This is a law that will bemuse umpires and make them forthrightly undecided in enforcing it as much as they’d enforce the concept of throwing. However, the point is, verbal rockets can yield wickets whose mannerism go unnoticed in scorecards.
When two bowlers operate in tandem, stats can never tell you how one of them, by keeping batsmen silent, could potentially aid the other to pick up wickets. Waqar-Wasim, Ambrose-Walsh, Warne-McGrath, Vaas-Muralitharan, and other duos send messages that convey more than just taking wickets, just as Matthew Hayden justified the role of Justin Langer when the former was officially ranked the number one batsman in Test cricket.
A common cricket fan hasn’t yet quite grasped the gravity of the teamwork de tandem act they’ve shown over the years, for it has always been an act of optical illusion to the illiterate eye. Yes, it is more than statistics.
The revolving door of player/team rankings is a sign of methodical bungling; often posing itself as a fundamental problem that largely goes unnoticed. A common fan’s ignorance to the system demonstrates the ICC’s inability to articulate the purpose behind these rankings. If the concept of a two-tier Test ranking is being considered seriously, it will definitely call for the need of making the ranking methodology far more transparent (and logical) than it is now.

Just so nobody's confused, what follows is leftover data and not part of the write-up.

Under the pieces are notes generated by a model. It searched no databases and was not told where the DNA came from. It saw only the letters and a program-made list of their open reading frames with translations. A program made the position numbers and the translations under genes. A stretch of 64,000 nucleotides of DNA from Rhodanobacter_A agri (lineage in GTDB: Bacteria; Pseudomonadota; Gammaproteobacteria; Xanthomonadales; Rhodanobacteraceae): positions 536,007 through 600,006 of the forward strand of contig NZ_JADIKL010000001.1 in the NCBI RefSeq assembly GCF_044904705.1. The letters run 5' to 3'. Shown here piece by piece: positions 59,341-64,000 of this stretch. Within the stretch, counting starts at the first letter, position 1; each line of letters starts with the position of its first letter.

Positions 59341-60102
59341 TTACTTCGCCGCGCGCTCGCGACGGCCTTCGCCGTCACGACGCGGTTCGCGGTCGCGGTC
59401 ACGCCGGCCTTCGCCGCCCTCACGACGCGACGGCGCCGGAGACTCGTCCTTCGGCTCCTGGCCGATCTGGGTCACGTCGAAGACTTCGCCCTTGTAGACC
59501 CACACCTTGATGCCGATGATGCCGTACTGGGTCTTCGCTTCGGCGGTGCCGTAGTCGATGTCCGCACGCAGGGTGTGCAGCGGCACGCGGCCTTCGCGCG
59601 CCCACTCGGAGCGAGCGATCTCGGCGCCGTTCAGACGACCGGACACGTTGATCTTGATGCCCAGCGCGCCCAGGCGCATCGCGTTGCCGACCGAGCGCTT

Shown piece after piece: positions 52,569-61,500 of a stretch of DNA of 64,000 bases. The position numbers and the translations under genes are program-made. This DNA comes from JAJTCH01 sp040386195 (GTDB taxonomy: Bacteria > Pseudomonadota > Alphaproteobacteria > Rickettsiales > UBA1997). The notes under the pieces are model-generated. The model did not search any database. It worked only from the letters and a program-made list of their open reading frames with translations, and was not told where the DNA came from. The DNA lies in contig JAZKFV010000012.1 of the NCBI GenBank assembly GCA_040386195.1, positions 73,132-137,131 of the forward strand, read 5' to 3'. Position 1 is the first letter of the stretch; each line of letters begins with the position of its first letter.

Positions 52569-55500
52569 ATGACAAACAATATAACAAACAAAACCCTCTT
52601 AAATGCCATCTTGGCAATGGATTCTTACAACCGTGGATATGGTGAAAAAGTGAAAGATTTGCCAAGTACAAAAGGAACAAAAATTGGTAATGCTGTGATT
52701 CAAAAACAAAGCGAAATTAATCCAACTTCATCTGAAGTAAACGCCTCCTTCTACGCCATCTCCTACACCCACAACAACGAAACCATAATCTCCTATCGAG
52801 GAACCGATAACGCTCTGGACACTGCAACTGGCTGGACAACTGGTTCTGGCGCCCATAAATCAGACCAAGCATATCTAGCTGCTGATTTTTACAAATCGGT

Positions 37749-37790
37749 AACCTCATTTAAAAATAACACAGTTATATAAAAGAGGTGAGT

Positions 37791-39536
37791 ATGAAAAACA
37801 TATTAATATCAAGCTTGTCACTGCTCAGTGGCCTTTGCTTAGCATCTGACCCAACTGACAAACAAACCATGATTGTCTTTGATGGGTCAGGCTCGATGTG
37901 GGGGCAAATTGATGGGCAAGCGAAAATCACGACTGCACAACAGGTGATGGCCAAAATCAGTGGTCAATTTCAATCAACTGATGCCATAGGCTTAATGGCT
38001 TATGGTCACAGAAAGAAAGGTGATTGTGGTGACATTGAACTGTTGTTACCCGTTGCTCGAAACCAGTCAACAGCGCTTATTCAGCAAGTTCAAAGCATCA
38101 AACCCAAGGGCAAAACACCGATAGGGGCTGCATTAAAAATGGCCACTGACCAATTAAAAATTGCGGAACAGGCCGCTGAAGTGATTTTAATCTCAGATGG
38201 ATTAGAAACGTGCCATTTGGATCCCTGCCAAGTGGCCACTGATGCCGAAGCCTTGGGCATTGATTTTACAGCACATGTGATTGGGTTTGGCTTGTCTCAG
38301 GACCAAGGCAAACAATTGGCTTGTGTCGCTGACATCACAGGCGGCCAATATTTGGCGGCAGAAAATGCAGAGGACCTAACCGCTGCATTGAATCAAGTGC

Let me quote an example of how this system, if implemented successfully, can promote competition and indeed give the common fan a reason to think about rankings more than once. We don’t need rankings to tell us the series that are taken into consideration with a high degree of intensity.
The Border-Gavaskar trophy, without any element of doubt, today, instates itself atop the tallest tree in the jungle as one of the competitions which is bound to be fought for. Why doesn’t a series such as this get a nod from the ICC to fall under the category of a five test match series?
On the contrary, the Ashes gains a five-match status just because of the heritage it possesses. Until 2005, most of the series looked one-sided, tilted towards the Australians. 2007 was a whitewash, and 2009 proved to be in England’s mettle once again. I don’t mean any discredit here, but if there are other series involving teams that often battle it out, why not ponder over the thought of upgrading their status?